Dental Assisting

Should you ask for a raise or find a new job as a dental assistant?  

Jan. 19, 2017
Only you in your dental position can decide whether or not you should stay at your current office and ask for a raise, or whether it's time to move on and begin the search for a new office.
Peter Cargill, DentReps–The Dental Jobs Site & DR Recruiting

Only you in your dental position can decide whether or not you should stay at your current office and ask for a raise, or whether it's time to move on and begin the search for a new office.

If you’ve been searching for a new dental job during the past few months in order to find a better paying position, allow me to ask: Have you considered simply asking for a pay raise at your current dental office?

An important first step before asking for a raise is to do your diligence on the average salary of other assistants in your region based on experience, education, or training. You can find several resources that will provide you the information, including the American Dental Assistants Association (ADAA), US government salary averages based on SIC codes, and sites such as Salary Calculator.

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If you feel you’re paid less than your peers or that you bring more value to the office, you will want to address this with your manager in a professional manner and at the right time. All employers want to be seen as fair to their employees, and if they’re not that could make for an unhappy workforce. So be sure you’re prepared with your discussion points and why it is exactly that you deserve a pay raise outside of the standard yearly performance review.

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I believe that there should be at least a yearly evaluation of a dental assistant’s salary. This is the most important time to ask for a pay rise, especially if you’ve taken on new responsibilities since your last salary evaluation. Dental assistants play a vital role in every dental office. Therefore, I believe formal quarterly reviews work best considering the constant interaction and need to be on your "A" game every day with patients and colleagues alike.

Here are some tips to increase your likelihood of receiving a pay raise. I recommend you ask questions like these:

“Do you think my work ethic has been good during the last year?” This is where you sell yourself by saying things such as, “I only took three sick days in the last year,” or “I’ve stayed under the dental supply budget every month, which is saving the practice money.”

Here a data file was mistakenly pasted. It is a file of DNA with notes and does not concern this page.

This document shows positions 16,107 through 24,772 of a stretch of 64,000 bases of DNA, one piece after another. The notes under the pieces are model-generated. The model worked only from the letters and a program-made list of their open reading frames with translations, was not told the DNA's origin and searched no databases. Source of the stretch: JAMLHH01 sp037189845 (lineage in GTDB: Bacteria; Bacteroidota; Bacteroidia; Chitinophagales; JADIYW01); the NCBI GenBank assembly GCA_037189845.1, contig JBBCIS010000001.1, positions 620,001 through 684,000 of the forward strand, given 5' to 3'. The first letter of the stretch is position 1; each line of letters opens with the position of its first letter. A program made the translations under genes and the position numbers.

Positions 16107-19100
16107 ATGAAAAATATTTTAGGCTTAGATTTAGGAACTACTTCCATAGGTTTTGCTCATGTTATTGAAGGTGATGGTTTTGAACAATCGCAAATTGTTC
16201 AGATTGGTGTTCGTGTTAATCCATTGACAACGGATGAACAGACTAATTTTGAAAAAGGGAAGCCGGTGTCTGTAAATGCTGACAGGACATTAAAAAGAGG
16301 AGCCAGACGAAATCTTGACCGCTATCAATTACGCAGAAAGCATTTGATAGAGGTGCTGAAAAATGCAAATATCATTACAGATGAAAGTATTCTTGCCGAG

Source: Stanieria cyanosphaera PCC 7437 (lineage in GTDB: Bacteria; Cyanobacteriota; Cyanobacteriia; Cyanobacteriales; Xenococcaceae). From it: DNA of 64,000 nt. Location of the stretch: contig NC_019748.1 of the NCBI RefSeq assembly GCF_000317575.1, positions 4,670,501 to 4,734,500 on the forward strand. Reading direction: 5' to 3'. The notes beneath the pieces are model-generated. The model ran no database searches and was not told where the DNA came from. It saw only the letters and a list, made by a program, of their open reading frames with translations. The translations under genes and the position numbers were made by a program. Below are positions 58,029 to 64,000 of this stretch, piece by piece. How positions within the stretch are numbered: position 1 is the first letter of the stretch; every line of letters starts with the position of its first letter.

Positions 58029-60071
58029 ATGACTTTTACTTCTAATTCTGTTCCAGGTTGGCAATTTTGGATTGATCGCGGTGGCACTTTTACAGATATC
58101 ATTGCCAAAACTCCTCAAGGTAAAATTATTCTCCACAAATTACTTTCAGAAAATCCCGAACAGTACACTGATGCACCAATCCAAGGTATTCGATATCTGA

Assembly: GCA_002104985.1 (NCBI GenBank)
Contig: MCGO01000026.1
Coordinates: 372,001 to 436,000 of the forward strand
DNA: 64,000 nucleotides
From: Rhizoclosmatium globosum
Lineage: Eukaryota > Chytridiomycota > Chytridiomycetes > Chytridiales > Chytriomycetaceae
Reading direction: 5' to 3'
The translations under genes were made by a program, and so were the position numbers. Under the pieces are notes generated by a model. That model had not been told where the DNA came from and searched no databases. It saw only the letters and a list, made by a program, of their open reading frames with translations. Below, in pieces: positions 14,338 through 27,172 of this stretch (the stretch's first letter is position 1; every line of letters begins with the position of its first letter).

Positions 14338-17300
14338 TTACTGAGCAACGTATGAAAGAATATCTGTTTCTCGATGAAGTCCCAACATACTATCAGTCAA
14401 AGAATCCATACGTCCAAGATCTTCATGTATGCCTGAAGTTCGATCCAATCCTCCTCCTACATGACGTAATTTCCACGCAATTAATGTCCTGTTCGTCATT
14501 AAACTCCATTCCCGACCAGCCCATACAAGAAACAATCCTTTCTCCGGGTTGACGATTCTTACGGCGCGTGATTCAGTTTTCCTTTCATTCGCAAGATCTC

“What do I need to do to increase my yearly salary?” You could suggest extra tasks you could take on in your day-to-day work in order to make you more valuable to the team. For example, you could manage the dental office’s emails or social media pages in order to attract more patients.
“Can the dental office start a bonus system?” If you’ve been rejected for a salary increase, there are other ways to increase your pay, such as with bonuses. Bonuses could be paid if you reach an agreed-upon goal between you and your employer. This would make you more motivated at work, and the performance of the practice will increase as a result.

By asking these questions, a general discussion into these areas can be conducted, and hopefully there will be good news for you. But remember, it’s important to do your research and find out what other practices are paying their dental assistants. If you feel you’re underpaid compared to other dental assistants in your area, make it known! The last thing your practice will want is to lose you to a rival business. It’s important to make clear how important you are to the practice.

If you fail in your request and feel like you could get a better salary elsewhere, then we recommend you check out DentReps – The Dental Jobs Site for available dental assistant jobs, and register for a free account. ADAA members receive a free premium membership.

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Peter Cargill is an entrepreneurial, executive leader and founder of DentReps, The Dental Jobs Site, and DR Recruiting, Dentistry’s Recruiting Solution. Peter has spent the past decade primarily in the dental industry, both domestically and internationally. He has a MBA from Boston College and Loyola University Chicago, as a well as an Executive Certificate from the University of Notre Dame's Mendoza School of Business. Peter is a volunteer at Boston Children’s Hospital and is certified to work with children of foster care and adoption. Email [email protected] or call (781) 987-1365.